Officials at Augusta National announced on Wednesday that no fans will be allowed at this year’s Masters. The tournament, usually played in April, was moved to Nov. 12-15 because of the COVID-19 pandemic. Online sportsbooks had the “yes” for fans at the Masters at -150, while the “no” was +110.
When Augusta National chairman Fred Ridley told reporters about the rescheduling of the Masters’ date, he said he expected fans to be in attendance. On Wednesday, however, he said in a statement that wasn’t possible.
“As we have considered the issues facing us, the health and safety of everyone associated with the Masters always has been our first and most important priority,” Ridley said. “Throughout this process, we have consulted with health officials and a variety of subject-matter experts. Ultimately, we determined that the potential risks of welcoming patrons and guests to our grounds in November are simply too significant to overcome.”
That doesn’t mean Ridley isn’t upset that patrons won’t be allowed at Augusta National. The Masters, which first began in 1934, was canceled from 1943-1945 because of World War II.
“Even in the current circumstances, staging the Masters without patrons is deeply disappointing. The guests who come to Augusta each spring from around the world are a key component to making the Tournament so special,” Ridley said. “Augusta National has the responsibility, however, to understand and accept the challenges associated with this virus, and [to] take the necessary precautions to conduct all aspects of the tournament in a safe manner.”
No Fans an Adjustment for Players
The USGA, which conducts the US Open, announced two weeks ago that fans would not be allowed at Winged Foot Golf Club for that major on Sept. 17-20. The PGA Championship, which was held last week at Harding Park, was also played without fans.
The PGA Tour has flirted with the idea of having fans since the restart on June 13. They ultimately decided against it. There are no plans to have galleries for the rest of the season, which concludes on Sept. 7 with the Tour Championship.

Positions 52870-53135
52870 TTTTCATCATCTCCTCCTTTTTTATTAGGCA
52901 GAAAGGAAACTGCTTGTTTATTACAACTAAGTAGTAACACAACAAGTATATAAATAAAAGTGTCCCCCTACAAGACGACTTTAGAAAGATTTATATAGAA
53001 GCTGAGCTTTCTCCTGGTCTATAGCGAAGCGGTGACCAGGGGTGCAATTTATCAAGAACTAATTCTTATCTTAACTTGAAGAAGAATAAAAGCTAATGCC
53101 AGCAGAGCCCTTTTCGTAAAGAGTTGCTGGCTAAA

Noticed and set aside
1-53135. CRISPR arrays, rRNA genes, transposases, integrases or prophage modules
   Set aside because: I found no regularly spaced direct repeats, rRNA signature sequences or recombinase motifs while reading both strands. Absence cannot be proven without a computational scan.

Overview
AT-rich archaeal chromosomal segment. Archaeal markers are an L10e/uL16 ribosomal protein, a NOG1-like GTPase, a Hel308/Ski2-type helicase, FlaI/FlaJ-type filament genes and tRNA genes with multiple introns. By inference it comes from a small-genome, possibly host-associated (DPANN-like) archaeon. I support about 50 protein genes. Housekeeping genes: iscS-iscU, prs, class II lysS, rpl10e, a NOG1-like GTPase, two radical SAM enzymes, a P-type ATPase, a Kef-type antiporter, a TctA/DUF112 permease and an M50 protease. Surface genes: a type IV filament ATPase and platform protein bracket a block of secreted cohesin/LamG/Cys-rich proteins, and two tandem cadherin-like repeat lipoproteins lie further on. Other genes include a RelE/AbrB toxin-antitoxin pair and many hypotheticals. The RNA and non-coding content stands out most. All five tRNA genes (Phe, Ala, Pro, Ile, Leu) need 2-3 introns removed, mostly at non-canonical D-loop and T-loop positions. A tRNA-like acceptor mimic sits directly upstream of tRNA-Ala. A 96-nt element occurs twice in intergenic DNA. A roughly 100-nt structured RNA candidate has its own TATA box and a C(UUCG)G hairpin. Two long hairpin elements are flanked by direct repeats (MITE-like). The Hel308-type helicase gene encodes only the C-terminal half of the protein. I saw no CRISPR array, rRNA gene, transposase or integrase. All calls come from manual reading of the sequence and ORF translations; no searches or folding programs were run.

Not having fans at golf tournaments is the new normal. Golfers, however, say it has definitely taken getting used to.
“Personally, I would love to have fans out here,” Bryson DeChambeau said at last week’s PGA Championship. “They’re what create an amazing environment. Not having them for a major championship is kind of a downer, but at the same time, we understand and respect all the regulations that we have to implement considering the environment we are in today. I’d also say that I’m looking forward to them coming back. It’s going to be a lot of fun when they can get back out there and amp us up.”
Masters Patrons Part of Event’s Charm
There are few events in sports where the tradition of fans is so ingrained. There’s a waiting list to get tickets for the annual major and current badge holders have been known to pass them down to their descendants.
Patrons often attend the Masters with folding chairs in hand. They set them up at the same place at Augusta National they have for years. The roars through the Georgia Pines often signal to golfers if a birdie has been made by a competitor near the top of the leaderboard.
Zach Johnson told reporters on Wednesday that it will be hard to not have fans at the Masters.
“I really can’t fathom it, but that being said, I can’t fathom not having the Masters tournament this year,” Johnson said. “It’s unfortunate. I, like my peers, I don’t like to speak for them, but I guarantee you they’d say specifically Thursday through Sunday, we would love to have fans out there. There’s an entertainment value in our product, in our game, in our sport that’s immense, and it’s fun knowing there’s energy out there.”